Don't Drink (or Eat) These….

Email Print
FacebookTwitterShare

by Eric Peters EricPetersAutos.com

Recently by Eric Peters: On ‘Speeding’

When we were kids, some of us wondered what a Milk Bone dog biscuit tasted like – and a few of us (me) went ahead and tried it. Others sampled Play-Doh (so tempting) or maybe those felt-tip pens that smelled like they’d taste good.

Remember?

Well, here’s some stuff you probably have in your garage that you don’t want down your gullet:

Gasoline

It’s tempting to use your mouth to get suction going when you’re trying to drain fuel out of one container and get it flowing into another. But what’s good for your engine is not the ticket for your insides. Gasoline will burn your esophagus, stomach and intestines – if it gets that far. Probably, you’ll involuntarily chuck it back up, burning the lining of your throat (and mouth) a second time. If enough permeates your tissues, it can cause life-threatening damage to your heart, liver and stomach. If you need to siphon fuel, get the proper tool – which isn’t your mouth. A manual siphon pump can be picked up for less than $30 at any auto parts store – much cheaper than a couple of days in ICU.

Gasoline fumes are also bad news. They can knock you out – or (much worse) explode, if there’s an ignition source in the vicinity. When raw fuel is present, make sure there is adequate ventilation – and make even surer there’s nothing around that might spark.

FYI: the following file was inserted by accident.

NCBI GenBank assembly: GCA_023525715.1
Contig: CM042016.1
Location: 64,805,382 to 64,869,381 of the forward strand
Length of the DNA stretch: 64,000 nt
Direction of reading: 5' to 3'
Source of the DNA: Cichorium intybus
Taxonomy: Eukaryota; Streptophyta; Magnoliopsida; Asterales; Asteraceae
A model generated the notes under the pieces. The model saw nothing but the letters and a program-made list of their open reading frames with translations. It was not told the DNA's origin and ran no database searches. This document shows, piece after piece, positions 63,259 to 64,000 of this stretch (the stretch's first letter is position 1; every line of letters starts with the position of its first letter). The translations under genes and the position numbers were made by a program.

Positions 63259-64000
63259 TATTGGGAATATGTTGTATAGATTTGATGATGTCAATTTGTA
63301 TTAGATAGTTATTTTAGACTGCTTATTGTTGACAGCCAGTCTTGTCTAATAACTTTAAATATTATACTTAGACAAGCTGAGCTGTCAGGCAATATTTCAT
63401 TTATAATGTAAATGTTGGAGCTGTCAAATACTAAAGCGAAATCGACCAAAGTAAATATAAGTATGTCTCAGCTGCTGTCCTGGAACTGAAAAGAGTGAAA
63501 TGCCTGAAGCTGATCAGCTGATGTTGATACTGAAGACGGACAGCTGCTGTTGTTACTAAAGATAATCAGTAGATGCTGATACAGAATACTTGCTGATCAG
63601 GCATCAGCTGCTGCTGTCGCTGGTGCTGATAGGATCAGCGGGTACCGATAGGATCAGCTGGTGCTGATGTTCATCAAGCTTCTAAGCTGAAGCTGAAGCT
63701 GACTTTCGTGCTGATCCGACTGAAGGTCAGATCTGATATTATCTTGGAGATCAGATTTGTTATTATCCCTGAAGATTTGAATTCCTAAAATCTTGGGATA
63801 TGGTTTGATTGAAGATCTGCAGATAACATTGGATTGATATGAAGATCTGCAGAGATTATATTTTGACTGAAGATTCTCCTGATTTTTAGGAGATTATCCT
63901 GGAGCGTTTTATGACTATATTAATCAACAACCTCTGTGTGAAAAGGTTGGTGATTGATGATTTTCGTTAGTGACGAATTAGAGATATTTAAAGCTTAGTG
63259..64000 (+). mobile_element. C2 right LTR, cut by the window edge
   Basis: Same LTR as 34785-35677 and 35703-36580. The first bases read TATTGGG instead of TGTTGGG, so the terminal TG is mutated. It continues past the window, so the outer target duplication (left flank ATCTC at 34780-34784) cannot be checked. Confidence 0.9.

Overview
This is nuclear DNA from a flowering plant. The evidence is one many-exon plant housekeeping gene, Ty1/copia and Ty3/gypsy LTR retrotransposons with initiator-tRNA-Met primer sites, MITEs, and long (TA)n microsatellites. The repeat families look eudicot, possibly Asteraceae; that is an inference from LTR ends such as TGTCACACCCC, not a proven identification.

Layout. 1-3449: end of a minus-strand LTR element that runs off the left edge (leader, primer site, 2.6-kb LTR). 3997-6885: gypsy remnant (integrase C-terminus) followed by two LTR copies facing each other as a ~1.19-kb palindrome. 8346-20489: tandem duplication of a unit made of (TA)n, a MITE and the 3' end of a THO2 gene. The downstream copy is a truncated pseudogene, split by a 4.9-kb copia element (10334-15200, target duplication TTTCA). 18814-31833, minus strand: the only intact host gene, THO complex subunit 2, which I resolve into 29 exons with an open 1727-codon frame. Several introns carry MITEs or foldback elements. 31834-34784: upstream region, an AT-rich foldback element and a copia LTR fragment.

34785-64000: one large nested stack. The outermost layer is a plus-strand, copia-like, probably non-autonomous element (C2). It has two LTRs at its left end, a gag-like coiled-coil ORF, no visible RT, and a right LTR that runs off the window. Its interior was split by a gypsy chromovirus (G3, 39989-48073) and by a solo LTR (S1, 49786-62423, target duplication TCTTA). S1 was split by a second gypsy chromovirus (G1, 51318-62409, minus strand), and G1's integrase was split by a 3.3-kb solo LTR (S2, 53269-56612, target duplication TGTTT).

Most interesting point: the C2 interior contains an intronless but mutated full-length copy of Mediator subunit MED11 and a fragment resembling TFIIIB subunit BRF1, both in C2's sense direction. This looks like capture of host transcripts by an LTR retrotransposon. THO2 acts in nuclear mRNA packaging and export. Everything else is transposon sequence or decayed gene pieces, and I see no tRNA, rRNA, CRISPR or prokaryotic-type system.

Paint

One can work miracles with a can of the stuff when a proper compressor and spray gun aren’t available. But just because you’re not using a compressor and a gun doesn’t mean you shouldn’t be wearing a mask to keep from inadvertently huffing the stuff. The chemicals in aerosol paint are bad news – carcinogenic and (apparently) mutagenic. That’s bad news for you – and your potential progeny. Always wear a mask when spray-bombing. And try to work in an area with decent ventilation.

Battery acid (and gas)

Battery acid is obvious; everyone knows enough to not get the stuff on exposed skin – or exposed chrome or painted surfaces, either. Most modern batteries are sealed – but that doesn’t mean they can’t leak. Battery cases can crack. If you see signs of wetness around a battery, work carefully – and wear gloves. Rubber gloves (not permeable cloth gloves) that will keep the acid from contacting your skin. If some does get on your skin, immediately wash it off thoroughly with soap and lots of water.

Read the rest of the article

        

Eric Peters [send him mail] is an automotive columnist and author of Automotive Atrocities and Road Hogs (2011). Visit his website.

The Best of Eric Peters

Email Print
FacebookTwitterShare